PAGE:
# This Can’t Go On Forever

Time Limit: 2 Seconds Memory Limit: 65536 KB

“A long time ago in a galaxy far, far away…”, so long ago, in fact, that the Empire did not exist and there were planets without space travel. In a far corner was a world in which the predominant pet, called tayes, reproduced by budding. Once a taye had separated from its parent, it took one time unit to mature to the point of breeding, which, coincidentally, was the length of time for a new bud to grow and separate from its parent. The tayes are extremely long-lived, so that it became important to investigate how many someone might have, assuming that at time zero the person did not have a taye, and at time one had acquired an immature one, freshly budded from the mature taye belonging to a friend.

This ends up giving the following recurrence: T(0) = 0, T(1) = 1, T(n) = T(n–1) + T(n–2), for n > 1.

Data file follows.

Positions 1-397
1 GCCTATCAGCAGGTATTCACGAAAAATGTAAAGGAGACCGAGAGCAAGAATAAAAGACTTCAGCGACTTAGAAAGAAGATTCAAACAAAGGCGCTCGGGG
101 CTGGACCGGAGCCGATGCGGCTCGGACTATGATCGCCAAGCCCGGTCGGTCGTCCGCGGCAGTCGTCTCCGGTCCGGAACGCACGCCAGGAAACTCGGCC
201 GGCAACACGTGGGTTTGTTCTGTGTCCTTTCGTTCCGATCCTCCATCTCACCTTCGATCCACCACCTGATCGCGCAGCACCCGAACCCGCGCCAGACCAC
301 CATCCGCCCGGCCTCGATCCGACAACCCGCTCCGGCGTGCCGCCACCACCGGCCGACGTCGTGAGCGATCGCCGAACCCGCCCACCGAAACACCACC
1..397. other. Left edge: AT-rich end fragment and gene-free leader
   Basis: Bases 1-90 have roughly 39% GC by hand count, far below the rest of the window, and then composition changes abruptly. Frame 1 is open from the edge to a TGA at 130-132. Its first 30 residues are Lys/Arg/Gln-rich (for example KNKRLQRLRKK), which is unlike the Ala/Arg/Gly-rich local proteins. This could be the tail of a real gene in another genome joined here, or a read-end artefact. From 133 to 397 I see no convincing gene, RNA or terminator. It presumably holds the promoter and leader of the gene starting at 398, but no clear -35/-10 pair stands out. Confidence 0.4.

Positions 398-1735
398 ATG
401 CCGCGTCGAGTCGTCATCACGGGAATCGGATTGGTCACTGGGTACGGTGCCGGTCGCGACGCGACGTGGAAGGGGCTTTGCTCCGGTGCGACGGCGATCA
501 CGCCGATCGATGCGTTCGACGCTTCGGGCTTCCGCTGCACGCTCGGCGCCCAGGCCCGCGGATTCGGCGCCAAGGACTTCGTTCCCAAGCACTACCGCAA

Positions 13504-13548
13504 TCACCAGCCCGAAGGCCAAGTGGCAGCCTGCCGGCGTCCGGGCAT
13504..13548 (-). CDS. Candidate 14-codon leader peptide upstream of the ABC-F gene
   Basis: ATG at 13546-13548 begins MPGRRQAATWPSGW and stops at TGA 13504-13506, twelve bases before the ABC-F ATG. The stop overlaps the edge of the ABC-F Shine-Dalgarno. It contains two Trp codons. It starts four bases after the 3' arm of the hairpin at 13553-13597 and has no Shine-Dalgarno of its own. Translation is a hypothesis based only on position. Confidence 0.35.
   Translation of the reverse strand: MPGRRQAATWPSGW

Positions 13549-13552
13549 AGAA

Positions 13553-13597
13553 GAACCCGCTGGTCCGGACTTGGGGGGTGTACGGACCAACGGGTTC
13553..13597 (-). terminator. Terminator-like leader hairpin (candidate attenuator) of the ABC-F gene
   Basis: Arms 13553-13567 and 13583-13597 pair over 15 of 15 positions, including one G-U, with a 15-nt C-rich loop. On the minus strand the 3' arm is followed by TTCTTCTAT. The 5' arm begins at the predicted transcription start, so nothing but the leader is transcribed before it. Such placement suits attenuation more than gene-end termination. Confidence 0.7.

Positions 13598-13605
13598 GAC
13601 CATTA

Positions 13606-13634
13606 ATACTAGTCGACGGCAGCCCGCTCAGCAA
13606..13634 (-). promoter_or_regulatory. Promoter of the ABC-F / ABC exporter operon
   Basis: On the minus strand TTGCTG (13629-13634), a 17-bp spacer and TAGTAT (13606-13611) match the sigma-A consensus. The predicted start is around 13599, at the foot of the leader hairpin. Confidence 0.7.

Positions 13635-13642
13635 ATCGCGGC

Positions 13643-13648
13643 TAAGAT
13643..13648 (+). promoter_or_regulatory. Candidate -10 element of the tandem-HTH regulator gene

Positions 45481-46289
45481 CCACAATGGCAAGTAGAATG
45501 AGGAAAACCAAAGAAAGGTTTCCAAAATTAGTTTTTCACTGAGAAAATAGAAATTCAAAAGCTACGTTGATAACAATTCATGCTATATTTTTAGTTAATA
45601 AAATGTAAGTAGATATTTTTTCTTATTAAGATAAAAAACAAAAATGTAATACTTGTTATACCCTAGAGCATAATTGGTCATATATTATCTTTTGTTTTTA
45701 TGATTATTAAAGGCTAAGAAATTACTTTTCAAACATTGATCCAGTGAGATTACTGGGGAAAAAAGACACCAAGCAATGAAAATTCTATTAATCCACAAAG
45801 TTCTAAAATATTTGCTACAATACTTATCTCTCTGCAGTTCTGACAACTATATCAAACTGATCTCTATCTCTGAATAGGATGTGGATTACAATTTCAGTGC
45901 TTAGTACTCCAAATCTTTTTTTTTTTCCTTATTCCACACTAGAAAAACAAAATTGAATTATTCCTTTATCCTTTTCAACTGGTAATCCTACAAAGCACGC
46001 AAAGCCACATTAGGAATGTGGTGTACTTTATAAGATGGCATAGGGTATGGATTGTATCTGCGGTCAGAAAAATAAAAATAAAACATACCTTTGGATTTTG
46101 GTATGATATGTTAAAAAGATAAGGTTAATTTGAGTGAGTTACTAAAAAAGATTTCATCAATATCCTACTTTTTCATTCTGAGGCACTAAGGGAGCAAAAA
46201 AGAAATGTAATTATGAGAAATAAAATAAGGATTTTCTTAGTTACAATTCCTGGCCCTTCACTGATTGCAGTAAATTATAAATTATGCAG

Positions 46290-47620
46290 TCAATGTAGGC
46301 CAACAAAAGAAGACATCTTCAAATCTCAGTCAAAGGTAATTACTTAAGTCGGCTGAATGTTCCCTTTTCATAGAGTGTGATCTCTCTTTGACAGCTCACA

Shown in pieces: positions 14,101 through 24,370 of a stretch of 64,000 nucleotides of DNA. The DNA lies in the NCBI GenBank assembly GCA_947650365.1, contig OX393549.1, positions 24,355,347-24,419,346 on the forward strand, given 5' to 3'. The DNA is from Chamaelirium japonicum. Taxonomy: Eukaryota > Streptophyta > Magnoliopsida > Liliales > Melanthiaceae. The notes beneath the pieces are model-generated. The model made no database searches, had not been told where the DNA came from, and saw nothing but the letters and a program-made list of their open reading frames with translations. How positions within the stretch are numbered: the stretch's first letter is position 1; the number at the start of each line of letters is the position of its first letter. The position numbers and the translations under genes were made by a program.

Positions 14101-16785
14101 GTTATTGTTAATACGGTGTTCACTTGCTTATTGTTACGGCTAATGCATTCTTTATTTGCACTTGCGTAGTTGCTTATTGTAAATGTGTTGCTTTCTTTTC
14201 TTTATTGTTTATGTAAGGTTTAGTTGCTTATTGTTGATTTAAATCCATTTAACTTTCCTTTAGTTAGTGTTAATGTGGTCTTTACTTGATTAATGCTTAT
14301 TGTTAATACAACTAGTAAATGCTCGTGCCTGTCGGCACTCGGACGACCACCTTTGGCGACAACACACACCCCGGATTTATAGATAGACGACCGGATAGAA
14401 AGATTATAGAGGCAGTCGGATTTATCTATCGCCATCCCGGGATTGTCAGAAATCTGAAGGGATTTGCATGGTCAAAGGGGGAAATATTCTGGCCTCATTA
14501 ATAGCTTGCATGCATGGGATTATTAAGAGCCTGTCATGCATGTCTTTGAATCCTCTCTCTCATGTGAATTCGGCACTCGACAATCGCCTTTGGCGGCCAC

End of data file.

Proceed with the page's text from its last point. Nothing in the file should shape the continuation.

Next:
Computing at the time involved unsigned binary numbers with 24 bits. That motivated a particularly curious inhabitant, Leon, to investigate the series generated by that recurrence, but constrained by a modulus — and not just the modulo 224 forced by computing hardware. So the question becomes how long a series of number is generated by this recurrence, subject to arithmetic with a particular modulus, before it begins repeating. Here are the first few series:

The problem is to determine the length of the period for each modulus given in the input file and report it.

## Input

The input file contains an indeterminate number of lines, each containing a single integer *mod *guaranteed to be

in the range 2 ≤ mod ≤ 16777216 (2^{24}). The final line contains a 0 as end of data and should not be processed.

## Output

For each modulus in the input file, print the modulus, one blank, and then the size of the smallest period of these T numbers under that modulus.

## Sample Input

2 3 4 5 6 12345678 16777216 0

## Sample Output

2 3 3 8 4 6 5 20 6 24 12345678 700512 16777216 25165824Submit

Source: 2009 ACM-ICPC Pacific Northwest Region